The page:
The essays in this issue testify once again to the vibrant diversity of the field of environmental history—not only in the variety of subjects, but also in the very wide range of approaches our authors have employed to explore them. From graveyards in Victorian England to bauxite mines in British Guiana, these essays illuminate important links between environment, economy, and culture.

Mark Stoll's article, “‘Sagacious’ Bernard Palissy: Pinchot, Marsh, and the Connecticut Origins of American Conservation,” marries intellectual history with prosopography, or collective biography. Why did so many of the pioneers of the American conservation movement of the nineteenth century have their roots among the Congregationalist sects of the Connecticut Valley? Stoll traces the original inspiration of American conservation...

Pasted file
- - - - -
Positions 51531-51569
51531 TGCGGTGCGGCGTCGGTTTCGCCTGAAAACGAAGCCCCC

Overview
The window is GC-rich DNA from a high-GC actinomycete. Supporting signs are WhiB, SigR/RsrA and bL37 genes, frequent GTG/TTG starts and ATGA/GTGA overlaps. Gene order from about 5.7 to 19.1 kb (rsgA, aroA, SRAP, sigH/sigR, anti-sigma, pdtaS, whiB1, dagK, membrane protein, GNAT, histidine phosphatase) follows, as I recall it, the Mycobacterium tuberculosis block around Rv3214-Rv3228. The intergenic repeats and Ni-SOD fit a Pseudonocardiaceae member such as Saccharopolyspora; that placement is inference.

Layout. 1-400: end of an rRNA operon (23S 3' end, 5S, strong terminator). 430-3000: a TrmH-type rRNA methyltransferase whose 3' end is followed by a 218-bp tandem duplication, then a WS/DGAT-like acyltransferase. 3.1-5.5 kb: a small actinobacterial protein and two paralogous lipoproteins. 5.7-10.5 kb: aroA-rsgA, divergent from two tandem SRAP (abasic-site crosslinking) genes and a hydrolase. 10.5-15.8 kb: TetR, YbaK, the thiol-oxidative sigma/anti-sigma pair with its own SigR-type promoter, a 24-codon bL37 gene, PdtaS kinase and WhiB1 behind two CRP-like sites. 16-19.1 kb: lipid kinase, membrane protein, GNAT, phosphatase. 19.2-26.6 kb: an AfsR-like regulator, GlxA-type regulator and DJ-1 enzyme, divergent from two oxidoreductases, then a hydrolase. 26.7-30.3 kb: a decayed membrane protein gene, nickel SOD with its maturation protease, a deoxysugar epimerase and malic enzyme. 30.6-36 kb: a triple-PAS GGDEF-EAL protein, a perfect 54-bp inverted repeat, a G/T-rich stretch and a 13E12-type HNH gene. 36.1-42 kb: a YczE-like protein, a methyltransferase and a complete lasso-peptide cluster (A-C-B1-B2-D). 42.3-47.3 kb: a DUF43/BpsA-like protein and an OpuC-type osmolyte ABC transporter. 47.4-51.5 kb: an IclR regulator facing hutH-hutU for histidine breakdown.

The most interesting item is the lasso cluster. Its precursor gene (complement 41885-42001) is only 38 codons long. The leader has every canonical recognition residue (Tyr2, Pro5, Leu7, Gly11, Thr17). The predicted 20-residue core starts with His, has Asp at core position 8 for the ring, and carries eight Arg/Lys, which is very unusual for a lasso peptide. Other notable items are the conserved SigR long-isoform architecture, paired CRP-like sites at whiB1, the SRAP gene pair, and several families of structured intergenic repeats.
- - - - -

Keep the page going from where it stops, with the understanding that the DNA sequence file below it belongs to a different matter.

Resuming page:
Article PDF first page preview

Article PDF first page preview
Article PDF first page preview
You do not currently have access to this article.